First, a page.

About seven or so years ago, something happened to Austin author Elizabeth Crook’s family that planted the seed for her fifth novel, “The Which Way Tree.”
They were out in the Hill Country celebrating the birthday of her daughter, who was turning 6. At some point in the day, her then-14-year-old son and a friend decided to go to a nearby cabin to go camping. They took off about noon … and never reached the cabin.
“It was the most traumatic night of my life,” Crook said. What should have been a fun kid’s birthday party ended with all of the parents driving up and down the road for nine hours trying to figure out what happened to these kids.
At some point, as Crook puts it in an afterword to the novel, “Sometime after midnight the chief deputy of Bandera and two companions searching with him on the ground radioed that he had seen an enormous mountain lion … trailing, quiet and ghostlike, through the canyon into which the boys had disappeared.”
Eventually, a helicopter spotted the boys around a campfire in a ravine. They were fine. After the boys were reunited with their folks, a deputy happened to say to Crook, “I don’t mean to scare you, ma’am, but when I got there that cat had its eyes on your boys.”
Nothing happened, but it got Crook thinking. It got her mildly obsessed, in fact.
“For about a year after that, I found myself Googling mountain lion attacks,” Crook said. “They would attack a pony or something, and I was reading about it.
Blend that with Crook’s penchant for 19th-century Texas and you have “The Which Way Tree,” a tale of a biracial girl named Samantha Shreve who, after being horribly disfigured by a mountain lion in the Hill Country, vows to hunt down and kill the cat that also took the life of her mother, a former slave. And by vows, I mean becomes completely obsessed with killing it.
Told in first-person and epistolary form to a court of law by her older half-brother, Ben, “The Which Way Tree” packs an epic feel into 272 pages, stretching from the chaos of post-bellum Texas to the comparative civility of the early 20th century.
Starring the two children at the center of the story, the novel brings into its quest a Mexican fellow named Pacheco on the run from a horse theft charge, a former Confederate soldier named Clarence Hanlin whose fate becomes tied in with the children’s, Hanlin’s uncle Preacher Dob and Dob’s panther-tracking dog.
It’s a ripping good tale of vengeance, and any and all resemblances to “Moby-Dick” are, well, not initially intentional, but. …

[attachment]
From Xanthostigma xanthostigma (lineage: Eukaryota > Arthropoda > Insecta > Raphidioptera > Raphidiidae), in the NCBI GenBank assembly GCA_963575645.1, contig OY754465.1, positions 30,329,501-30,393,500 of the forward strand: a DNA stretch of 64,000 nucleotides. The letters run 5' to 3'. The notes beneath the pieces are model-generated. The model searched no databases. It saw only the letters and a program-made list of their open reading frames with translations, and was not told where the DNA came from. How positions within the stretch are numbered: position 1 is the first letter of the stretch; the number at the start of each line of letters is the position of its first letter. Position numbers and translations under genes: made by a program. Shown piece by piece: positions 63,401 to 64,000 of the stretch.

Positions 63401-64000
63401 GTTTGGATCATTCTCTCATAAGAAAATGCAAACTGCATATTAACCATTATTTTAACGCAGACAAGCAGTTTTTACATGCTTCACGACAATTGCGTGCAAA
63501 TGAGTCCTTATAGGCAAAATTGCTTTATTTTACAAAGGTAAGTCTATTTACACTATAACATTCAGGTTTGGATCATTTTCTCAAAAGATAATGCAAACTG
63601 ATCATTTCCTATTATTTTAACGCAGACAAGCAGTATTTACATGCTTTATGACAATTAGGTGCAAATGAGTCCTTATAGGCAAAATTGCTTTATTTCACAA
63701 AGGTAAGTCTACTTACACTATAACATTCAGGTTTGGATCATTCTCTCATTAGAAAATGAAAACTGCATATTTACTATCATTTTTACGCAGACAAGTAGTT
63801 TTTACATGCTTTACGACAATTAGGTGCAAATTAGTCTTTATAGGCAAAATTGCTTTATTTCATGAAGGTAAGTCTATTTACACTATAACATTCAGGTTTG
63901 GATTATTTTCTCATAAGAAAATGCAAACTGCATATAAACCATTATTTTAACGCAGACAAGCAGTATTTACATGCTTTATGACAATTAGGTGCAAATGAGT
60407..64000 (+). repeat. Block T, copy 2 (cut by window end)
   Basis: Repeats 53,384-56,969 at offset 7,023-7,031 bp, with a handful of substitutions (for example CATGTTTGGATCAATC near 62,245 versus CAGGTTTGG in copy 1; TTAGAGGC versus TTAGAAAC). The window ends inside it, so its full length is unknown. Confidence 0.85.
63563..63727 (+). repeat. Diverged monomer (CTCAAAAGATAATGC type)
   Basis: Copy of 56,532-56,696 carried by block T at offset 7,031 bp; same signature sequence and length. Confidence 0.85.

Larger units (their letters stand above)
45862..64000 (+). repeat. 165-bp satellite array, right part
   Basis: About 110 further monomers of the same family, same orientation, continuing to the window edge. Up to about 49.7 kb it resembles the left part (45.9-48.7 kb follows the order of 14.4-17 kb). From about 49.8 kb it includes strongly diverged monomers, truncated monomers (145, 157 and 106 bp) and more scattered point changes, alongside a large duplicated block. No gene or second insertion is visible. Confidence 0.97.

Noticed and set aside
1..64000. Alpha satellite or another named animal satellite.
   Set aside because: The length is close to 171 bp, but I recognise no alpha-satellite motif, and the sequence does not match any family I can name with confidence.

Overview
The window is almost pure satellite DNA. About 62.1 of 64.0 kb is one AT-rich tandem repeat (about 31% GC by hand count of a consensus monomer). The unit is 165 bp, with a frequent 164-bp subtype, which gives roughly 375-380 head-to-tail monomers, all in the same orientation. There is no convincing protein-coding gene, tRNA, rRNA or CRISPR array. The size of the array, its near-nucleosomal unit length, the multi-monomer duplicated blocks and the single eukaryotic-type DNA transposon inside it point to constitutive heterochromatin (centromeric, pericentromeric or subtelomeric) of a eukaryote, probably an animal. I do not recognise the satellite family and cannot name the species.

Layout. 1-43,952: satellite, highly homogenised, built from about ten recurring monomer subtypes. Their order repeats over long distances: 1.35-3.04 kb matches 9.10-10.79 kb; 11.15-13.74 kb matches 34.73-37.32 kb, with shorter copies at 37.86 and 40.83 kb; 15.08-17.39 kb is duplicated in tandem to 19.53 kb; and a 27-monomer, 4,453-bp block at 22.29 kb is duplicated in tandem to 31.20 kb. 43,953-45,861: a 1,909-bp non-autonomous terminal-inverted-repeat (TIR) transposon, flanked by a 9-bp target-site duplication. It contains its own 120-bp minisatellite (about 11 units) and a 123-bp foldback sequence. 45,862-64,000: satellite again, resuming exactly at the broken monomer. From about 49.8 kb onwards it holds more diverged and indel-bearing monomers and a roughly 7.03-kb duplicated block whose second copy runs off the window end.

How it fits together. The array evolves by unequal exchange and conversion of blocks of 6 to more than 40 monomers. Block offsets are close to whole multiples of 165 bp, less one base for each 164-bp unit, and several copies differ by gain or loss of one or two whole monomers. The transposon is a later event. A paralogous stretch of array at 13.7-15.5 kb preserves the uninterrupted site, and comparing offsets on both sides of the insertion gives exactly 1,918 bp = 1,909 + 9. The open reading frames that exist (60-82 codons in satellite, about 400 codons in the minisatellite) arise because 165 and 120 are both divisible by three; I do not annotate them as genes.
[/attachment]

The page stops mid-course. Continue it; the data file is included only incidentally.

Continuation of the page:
“In my research,” Crook said, “I started reading about the men who were in prison in the Hill Country at that time, and they had books that they read, ‘Moby-Dick,’ then known as ‘The Whale.’ When I saw that, it hit me that it is kind of the same story, an impassioned pursuit at great cost. I don’t think I would have thought of it otherwise.”
And there was no way Crook wasn’t going to set it in the Hill Country after the Civil War — there aren’t too many places in history quite like then and there.
“There was just an enormous amount of chaos going on in Texas after the war,” Crook said. “There were (Native American) raids on settlements, there were German settlers loyal to the Union, a lot of them were trying to get to Mexico, there was a Union blockade, there was a lot going on.”
Mix all this together and you have a book that Crook said flowed freely once she got the nut of the story in place.
“Once I got Ben’s voice, it came very quickly,” she said. “There was no grand plan; I got to the end of each chapter wondering what was going to happen next.”
Crook said she usually avoids first-person. “In first-person, the narrative can come off as very self-absorbed, and I don’t like what that does to the story. In this case, I kind of like it because Benjamin is telling a story about his sister under court order. This is a war crimes trial, and there’s an earnestness there that I really love.”
Crook paused for a moment. “The other thing I grew to like about first-person for this story is that you don’t have to put in as much descriptive detail,” she said. “When a character says they made a fire, that character isn’t going to describe the fire. It simplifies things.”
So we have a fast-moving yet epic story about a young woman against nature, set in a chaotic Texas, complete with a kindly man on the run, a Confederate soldier who becomes an enemy of sorts, an old man and a trusty dog: If you think this sounds awfully cinematic, well, you’d be right.
Robert Duvall has already picked up the film option on “The Which Way Tree.” Indeed, the script, co-written by Crook and Stephen Harrigan, is already pretty well completed, Crook said.
“Duvall happened to see a very early draft and got interested,” Crook said. “He was the third person to read the manuscript, and when he optioned it he asked who should write the script. I wanted Stephen Harrigan; he said he didn’t have time but he would write it with me. So he showed me how to download (script software) Final Draft, and we started. I learned a lot; the collaborative thing is very new to me.”
Also: Avoid mountain lions.
‘THE WHICH WAY TREE’
Elizabeth Crook will read from, discuss and sign “The Which Way Tree” at 7 p.m. Feb. 7 at BookPeople, 603 N. Lamar Blvd., as part of the Statesman Selects series. The speaking portion of this event is free and open to the public.